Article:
If you are one of those lawyers that continues to think nothing will change, I ask you, what was your second career choice? You may need to revert to it and sooner than later. In Canada if we want to see the future of legal services, all we have to do is look south of the border and even overseas.
But this also presents abundant opportunities for those lawyers and law firms who are open to doing things differently. Go and speak with your clients before they come to you. Find out exactly what they need from you. How you can better accommodate them? What different models do you or your firm need to create?
Change or die. It’s only doom and gloom if you don’t take hede.
Good morning Lawyer X, this is your wake-up call. It’s time to re-think your career. This is not a call you were hoping to get. But let’s face the facts. Your practice is nearly dried up. Your market is flat. You are not bringing in any new clients, and you haven’t for some time. And the bottom line is there are no new clients to get. To make matters even worse the clients you do have are going away or have nothing for you to do. Yes, it’s pretty bleak. But it’s not your fault. Don’t beat yourself up, do something about it.
At the time of writing this, we are in the compensation season. And as a result, I expect we are going to see a lot of layoffs and more de-capitalization in Calgary and Vancouver in the coming months. There are a few practice areas that are feeling this pain, and basically on their last legs at many firms. This has been a long, deep and painful cycle. Your firm is unlikely to hold your life-line for much longer. And don’t think it’s any better across the street. No matter what firm you’re at, the work has dried up. The way I see it, you are left with the following three choices.
- Leave the profession and find something else
- Find an opportunity in-house
- Leverage your knowledge and experience and relationships and look for another practice area that you can apply them to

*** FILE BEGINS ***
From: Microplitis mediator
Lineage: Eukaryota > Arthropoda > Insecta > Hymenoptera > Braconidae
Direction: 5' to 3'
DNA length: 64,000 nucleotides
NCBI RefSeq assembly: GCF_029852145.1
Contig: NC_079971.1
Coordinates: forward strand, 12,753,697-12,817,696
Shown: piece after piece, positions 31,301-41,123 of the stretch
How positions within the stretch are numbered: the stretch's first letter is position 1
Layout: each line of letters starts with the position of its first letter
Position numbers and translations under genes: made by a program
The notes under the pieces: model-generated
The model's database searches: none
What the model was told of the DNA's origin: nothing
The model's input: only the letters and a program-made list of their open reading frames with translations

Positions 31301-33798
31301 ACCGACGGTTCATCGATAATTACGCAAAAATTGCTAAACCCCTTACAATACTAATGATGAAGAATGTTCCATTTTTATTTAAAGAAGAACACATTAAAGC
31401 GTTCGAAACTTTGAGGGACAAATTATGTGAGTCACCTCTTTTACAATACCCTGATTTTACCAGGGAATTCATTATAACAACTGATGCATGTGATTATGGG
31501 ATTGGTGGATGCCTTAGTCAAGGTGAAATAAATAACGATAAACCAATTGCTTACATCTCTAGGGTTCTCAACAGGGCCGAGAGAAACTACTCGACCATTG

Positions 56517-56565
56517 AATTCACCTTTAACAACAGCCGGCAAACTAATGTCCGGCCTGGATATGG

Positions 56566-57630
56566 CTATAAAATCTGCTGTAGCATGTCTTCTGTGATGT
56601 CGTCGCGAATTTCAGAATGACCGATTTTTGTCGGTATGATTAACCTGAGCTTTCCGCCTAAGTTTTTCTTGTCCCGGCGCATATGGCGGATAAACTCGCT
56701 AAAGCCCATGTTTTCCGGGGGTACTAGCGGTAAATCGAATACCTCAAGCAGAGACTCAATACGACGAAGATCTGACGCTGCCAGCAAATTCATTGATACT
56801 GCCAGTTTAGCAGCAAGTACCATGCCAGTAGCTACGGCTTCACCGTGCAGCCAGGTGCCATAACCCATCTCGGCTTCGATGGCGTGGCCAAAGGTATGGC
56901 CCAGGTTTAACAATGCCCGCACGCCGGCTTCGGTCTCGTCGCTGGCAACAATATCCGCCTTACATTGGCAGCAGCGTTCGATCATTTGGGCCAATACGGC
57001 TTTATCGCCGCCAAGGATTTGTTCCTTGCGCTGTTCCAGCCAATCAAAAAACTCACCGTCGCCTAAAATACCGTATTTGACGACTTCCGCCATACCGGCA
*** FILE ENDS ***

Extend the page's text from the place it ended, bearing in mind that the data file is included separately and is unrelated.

Look for my full article this month in The Lawyers Weekly where I discuss what your next steps should be if you chose #3.
Change in the legal industry is all around us. I point to two recent articles. The first, written by Matthew Grace, Senior Editor, The Lawyers Weekly, in the In House Counsel supplement. Matthew explains how the role of In House Counsel is evolving. He suggests that In House Lawyers get up to speed with Business Development-now that’s change. The other article was written by Jordan Furlong, Edge International, in the October 25 issue of The Lawyers Weekly. He talks about how we are approaching the dawn of ABS (Alternative Business Structures), in Canada. If that isn’t change, I don’t know what is.
It’s an exciting time to be a lawyer and especially if you are running a law firm. More than ever there are opportunities to really stand out from your competition. Are you up for the challenge?
What I love most about change is that it is constant. I find it ironic then that many lawyers are afraid of change. How is that possible when change is all around us all the time? The law for example is changing all the time and at this very minute. And those who have embraced change in the past have come to be the most innovative thinkers and doer’s throughout history. Isn’t it about time to embrace change and try things differently?